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Becoming More Intelligent
Becoming More Intelligent
Becoming More Intelligent
Ebook38 pages22 minutes

Becoming More Intelligent

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About this ebook

Your brain is a truly remarkable thing. Neuroscience tells us that it is the most complex biological structure ever to have existed on this planet. It was made to work and work hard, probably well beyond its current level.

You have the potential to raise your cognitive capacity beyond where it is now or where it was in the past. This statement runs counter to the common belief that as we get older, our brains inevitably go into decline. This is not true. There is no shortage of cases where people in their 90’s and beyond have minds that are still sharp and productively creative.

In the absence of neurological disease, the decline in brain function as people age has much to do with settling into established and increasingly inflexible ways of thinking that has few new challenges. It is the mental equivalent of spending your days in a comfortable armchair, getting no exercise and watching mind-numbing TV. Sooner or later, your body, like your brain will atrophy through lack of use.

Based on the work of the psychologist Howard Gardner, we know that there are no less than nine different kinds of intelligence that we all possess to some degree. Typically, one or two types are more developed in a person, while the remaining types are less developed or dormant.

This eBook explains in detail about each of the nine types, and gives you action exercises to help you develop each of them to a higher level. It does promise to make you a genius, but if you follow the advice, it can definitely help you to expand your cognitive repertoire so that you can bring other modalities of intelligence to bear on the challenges that face us all in everyday life.

Multiple Intelligences.

Harvard psychologist Howard Gardner is well-known for his work on multiple intelligences. Since its emergence in the 1980’s, Gardner’s work is still generates debate, yet many psychologists believe it contributes greatly to a more comprehensive understanding of the nature of intelligence than that offered by the standard IQ test.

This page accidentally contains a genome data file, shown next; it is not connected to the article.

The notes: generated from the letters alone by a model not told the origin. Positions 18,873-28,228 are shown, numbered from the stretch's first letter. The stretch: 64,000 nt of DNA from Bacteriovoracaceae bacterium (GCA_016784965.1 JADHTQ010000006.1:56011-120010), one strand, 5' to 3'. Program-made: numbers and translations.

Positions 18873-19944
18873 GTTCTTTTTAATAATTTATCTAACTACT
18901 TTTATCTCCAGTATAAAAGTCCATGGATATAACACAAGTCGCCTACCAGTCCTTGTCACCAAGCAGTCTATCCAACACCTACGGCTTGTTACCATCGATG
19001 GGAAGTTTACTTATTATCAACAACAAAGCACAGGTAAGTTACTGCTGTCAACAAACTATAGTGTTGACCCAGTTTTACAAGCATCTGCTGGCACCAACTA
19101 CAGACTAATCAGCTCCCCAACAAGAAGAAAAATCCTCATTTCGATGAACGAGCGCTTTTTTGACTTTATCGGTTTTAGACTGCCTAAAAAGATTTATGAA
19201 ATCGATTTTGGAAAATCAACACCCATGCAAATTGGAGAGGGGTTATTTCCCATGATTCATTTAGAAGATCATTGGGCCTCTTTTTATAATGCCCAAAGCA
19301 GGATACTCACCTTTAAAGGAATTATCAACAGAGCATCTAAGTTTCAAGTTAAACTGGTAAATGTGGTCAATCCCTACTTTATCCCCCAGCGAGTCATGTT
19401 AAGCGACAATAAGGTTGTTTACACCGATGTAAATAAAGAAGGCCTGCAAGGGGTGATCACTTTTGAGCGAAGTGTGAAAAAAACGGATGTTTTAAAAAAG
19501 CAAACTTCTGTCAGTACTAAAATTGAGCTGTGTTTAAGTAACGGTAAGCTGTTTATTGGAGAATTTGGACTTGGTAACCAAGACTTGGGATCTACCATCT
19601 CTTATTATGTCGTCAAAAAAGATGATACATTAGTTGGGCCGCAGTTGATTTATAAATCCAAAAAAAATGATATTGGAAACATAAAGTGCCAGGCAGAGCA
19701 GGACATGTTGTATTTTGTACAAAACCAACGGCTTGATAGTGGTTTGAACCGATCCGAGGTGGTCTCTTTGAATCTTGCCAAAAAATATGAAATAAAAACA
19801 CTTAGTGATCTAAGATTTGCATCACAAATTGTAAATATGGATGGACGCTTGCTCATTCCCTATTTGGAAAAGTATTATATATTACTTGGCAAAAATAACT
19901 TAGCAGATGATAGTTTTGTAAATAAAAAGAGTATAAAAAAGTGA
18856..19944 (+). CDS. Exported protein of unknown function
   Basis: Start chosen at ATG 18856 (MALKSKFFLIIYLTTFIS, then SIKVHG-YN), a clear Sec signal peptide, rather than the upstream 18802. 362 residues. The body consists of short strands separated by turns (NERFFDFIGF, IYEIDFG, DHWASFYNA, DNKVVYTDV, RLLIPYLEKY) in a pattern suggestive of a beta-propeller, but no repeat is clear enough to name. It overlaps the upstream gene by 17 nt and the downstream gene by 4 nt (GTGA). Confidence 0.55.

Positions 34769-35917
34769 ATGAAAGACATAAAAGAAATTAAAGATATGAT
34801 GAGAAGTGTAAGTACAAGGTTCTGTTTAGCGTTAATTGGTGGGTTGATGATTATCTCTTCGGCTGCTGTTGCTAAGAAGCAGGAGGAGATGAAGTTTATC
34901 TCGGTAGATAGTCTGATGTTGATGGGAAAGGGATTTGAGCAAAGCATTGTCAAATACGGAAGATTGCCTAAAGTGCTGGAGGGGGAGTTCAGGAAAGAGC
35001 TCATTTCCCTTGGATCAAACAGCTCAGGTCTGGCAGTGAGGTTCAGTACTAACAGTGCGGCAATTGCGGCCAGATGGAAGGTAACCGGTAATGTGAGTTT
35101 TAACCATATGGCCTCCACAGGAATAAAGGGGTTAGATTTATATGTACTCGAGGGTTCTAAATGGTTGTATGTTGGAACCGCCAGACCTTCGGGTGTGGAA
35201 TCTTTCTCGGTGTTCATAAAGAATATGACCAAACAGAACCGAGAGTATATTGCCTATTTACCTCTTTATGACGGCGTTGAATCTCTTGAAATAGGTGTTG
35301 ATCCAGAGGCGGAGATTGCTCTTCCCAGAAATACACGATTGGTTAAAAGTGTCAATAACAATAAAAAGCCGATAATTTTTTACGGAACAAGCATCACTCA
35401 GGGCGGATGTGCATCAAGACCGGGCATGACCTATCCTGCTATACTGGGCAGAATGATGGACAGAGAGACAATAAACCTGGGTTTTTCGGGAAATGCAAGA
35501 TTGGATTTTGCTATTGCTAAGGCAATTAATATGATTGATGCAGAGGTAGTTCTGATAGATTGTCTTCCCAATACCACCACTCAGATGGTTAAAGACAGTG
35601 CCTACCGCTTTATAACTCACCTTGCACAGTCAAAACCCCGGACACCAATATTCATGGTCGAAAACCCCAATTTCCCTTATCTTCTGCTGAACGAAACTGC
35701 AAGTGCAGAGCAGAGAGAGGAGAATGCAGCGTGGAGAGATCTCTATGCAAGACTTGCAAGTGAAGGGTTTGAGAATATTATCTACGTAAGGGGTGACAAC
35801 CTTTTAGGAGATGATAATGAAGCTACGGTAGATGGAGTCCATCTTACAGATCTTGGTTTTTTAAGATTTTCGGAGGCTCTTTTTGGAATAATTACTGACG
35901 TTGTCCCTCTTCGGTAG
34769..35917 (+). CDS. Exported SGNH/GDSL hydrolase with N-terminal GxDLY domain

The nine types include; Naturalistic intelligence, Bodily-kinaesthetic intelligence, Linguistic intelligence, Interpersonal intelligence, Spatial intelligence, Logical-mathematical intelligence, Musical intelligence, Intra-personal intelligence, and Existential intelligence.

We possess all nine of these intelligences to a greater or lesser degree. Some remain dormant, while others are expressed more fully. Understanding something of these different modalities of intelligence will be of great help in recognising where your strengths lie. It can give you guidance on which ones might benefit from being enhanced in order to bring about a more balanced profile.

Establishing a balanced profile across the nine types of intelligence will make you much more effective at meeting the challenges of life because your ‘cognitive toolkit’ has been greatly expanded. You will be able to use the most appropriate tool for the task, or perhaps a combination of tools might be found to work best.

It is a tragedy and a terrible waste of potential that standardised school curriculums and intelligence tests that favour one kind of intelligence over others has produced generation after generation of people who believe they are not very bright. After all, their results at school and the comments from their parents and teachers seem to suggest this.

A person who is well-endowed with some types of intelligence may have performed poorly on school curriculums based on the standard IQ assessment methods. A person with high Intra-personal intelligence would probably not engage with set school curriculums, even though they possess highly developed intuitive knowledge that gives them deep insight into people and situations. Arguably such a person is no less ‘smart’ than someone with highly developed mathematical ability.

Release dateApr 7, 2014
Becoming More Intelligent

David Tuffley

David Tuffley (PhD) is a Senior Lecturer in Applied Ethics & Socio-Technical Studies at Griffith University in Australia.David writes on a broad range of interests; from Comparative Religion, Anthropology, Psychology, Ancient and Modern History, Linguistics, Rhetoric, Philosophy, Architectural History, Environments and Ecosystems.

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